The bond between the cover webs and container partition members serves a dual purpose, i.e., (l) the bond cooperates in providing the necessary mechanical pressure for achieving good electrical contact between the intercell connectors, the cells and battery terminals and (2) the bond in cooperation with the webs and partition members, forms individual compartments within which the individual galvanic cells are disposed. These compartments serve the purpose of containing any exudate leakage from the individual cells and prohibiting the exudate leakage from coming into contact with adjacent cells and corroding them during use of the battery.

The intercell connectors are arranged in the cover in such a way as to enable placement ofthe cover upon the container in any one of four positions, each 90 apart, without imparing the electrical contact between the cells, intercell connectors and battery terminals. Also, due to the internal connector arrangement, all the cells are placed within the container compartments with the positive electrode at the open end of the container.

The cover and container materials of construction should be impervious to the constituents of the cells and electrically nonconductive. The material used must be at least as shock and vibration resistant as the rest ofthe battery. The container need not be rigid, since the galvanic dry cells, which are rigid in construction, make the battery assemblage rigid when the cells are disposed with the container.

The cover with cover webs, alignment means and boss is integrally formed by injection molding a suitable plastic such as polystyrene, polyolefins, acrylo butadiene styrene, polyvinyl chloride, polycarbonates, etc. The container with partition members and circular ridges is also integrally formed by injection molding a suitable plastic. in the preferred embodiment of the invention the cover and container are molded of a rubber modified polystyrene.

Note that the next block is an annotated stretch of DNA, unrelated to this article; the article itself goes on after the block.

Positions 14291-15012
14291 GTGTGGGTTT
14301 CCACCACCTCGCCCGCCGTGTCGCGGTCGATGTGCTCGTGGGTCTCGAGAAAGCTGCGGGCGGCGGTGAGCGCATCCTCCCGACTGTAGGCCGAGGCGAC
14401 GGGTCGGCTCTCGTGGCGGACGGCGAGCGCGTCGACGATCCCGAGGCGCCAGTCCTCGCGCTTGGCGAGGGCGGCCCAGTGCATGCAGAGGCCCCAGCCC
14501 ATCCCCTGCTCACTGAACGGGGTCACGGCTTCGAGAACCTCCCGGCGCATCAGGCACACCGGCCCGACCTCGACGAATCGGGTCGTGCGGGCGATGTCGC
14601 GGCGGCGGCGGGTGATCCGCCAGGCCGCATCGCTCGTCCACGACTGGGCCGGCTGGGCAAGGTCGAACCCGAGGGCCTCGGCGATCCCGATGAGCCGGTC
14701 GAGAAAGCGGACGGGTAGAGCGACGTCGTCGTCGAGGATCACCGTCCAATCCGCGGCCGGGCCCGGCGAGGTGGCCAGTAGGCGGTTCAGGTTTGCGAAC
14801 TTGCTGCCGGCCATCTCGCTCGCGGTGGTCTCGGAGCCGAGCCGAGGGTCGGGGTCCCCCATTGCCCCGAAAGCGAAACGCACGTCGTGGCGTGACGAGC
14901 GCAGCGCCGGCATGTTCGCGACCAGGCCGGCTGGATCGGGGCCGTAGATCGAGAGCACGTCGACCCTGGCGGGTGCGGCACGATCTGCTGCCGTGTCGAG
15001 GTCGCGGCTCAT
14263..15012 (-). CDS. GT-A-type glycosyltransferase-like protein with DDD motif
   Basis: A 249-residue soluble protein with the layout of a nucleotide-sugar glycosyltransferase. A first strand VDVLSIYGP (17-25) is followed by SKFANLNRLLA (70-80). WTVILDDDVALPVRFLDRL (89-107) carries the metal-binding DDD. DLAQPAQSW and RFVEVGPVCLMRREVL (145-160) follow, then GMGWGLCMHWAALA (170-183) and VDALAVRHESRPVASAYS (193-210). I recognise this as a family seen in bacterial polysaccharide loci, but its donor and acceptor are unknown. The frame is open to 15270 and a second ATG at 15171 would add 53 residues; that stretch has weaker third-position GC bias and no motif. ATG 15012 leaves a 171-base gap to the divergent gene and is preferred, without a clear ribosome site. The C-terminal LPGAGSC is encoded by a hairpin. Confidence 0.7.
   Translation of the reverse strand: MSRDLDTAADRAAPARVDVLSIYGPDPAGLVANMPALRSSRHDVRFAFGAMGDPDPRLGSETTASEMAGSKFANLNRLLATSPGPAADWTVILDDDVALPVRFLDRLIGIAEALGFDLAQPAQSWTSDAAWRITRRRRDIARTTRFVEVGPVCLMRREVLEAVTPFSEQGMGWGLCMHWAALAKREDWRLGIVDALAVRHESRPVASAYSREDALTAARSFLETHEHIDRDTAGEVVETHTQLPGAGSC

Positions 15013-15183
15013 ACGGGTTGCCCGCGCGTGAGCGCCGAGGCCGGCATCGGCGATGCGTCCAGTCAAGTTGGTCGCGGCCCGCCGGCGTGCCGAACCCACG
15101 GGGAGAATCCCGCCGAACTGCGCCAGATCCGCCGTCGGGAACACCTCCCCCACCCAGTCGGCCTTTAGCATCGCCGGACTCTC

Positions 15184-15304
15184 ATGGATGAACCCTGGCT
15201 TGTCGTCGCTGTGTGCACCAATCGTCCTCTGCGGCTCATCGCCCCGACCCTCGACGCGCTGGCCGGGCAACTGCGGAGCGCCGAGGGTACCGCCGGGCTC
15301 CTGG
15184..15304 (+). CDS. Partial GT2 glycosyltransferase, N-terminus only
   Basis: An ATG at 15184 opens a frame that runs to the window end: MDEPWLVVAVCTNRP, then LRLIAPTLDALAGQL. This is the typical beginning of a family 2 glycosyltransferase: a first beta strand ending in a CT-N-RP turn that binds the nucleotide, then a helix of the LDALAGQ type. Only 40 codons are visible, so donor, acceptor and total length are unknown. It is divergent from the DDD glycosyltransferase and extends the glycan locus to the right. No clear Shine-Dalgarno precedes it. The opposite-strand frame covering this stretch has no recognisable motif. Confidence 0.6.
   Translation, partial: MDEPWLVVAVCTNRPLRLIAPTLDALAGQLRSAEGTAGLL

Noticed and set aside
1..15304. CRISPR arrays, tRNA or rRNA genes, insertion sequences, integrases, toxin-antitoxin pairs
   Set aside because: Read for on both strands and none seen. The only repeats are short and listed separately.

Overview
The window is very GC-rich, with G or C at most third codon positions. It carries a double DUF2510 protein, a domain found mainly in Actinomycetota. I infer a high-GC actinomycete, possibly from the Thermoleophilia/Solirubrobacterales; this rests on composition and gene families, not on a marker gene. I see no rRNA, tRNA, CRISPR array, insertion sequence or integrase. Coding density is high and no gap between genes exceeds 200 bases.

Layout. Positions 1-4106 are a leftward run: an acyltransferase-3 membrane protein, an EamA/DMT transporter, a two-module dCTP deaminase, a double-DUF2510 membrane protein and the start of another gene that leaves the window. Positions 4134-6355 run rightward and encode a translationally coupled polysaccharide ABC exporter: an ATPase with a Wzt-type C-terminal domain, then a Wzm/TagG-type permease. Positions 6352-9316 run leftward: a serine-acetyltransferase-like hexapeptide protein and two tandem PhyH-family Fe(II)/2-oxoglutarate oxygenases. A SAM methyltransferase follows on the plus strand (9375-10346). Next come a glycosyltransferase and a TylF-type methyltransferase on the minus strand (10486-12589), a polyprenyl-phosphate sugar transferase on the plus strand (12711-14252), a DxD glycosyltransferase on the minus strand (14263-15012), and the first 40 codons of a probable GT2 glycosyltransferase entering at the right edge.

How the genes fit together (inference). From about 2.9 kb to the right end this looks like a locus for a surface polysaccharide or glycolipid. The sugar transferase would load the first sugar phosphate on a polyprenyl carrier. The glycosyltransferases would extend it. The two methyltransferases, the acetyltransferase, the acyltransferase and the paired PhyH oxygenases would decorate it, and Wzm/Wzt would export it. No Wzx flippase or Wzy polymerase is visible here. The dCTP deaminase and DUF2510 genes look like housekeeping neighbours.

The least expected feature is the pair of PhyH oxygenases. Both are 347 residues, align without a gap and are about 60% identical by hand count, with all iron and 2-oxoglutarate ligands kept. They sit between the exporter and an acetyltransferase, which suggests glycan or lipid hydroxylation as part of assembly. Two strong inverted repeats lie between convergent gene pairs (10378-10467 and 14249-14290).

It will be apparent to anyone skilled in the battery art that many types of battery terminals may be utilized in the battery of this invention. For example, the screw type, plug type, clip type or the coil spring type (depicted in drawings) are some of the battery terminal configurations which may be used.

The limited number of parts, consisting of the container, the cover, the galvanic cells, the intercell connectors, and the battery terminals, makes the assembly of the battery easier than those presently available. The ease of assembly plus the elimination of the need of soldered intercell connections effectively reduces the assembly cost below that of multiple cell batteries which are presently available.

The following are specific examples of the practice of this invention:

EXAMPLE I A 6-volt lantern battery made according to this invention consisted of the following parts:

A rectangular container about 2% inches long by 2% inches square, having the corners rounded and one open end; partition members, about 3% inches long, disposed within and integrally formed with the container; a rectangular cover 1 inches long by 2% inches square, having the corners rounded; cover webs, disposed within the integrally formed with the cover; three intercell connectors of 0.0lS-inch tin plated steel, one-fourth inch wide and fastened to the cover by sprues which pass through an /a-inch hole in the connectors; four conventional cylindrical cells placed individually within the individual compartments of the container, the intercell connectors connecting the positive pole of one cell and the negative pole of an adjacent cell; and two coil spring terminals, one from the positive end and one from the negative end of the series battery, extending out through the cover.

E AMPLE! A 1.5-volt multiple cell battery made according to this invention consisted of the following parts: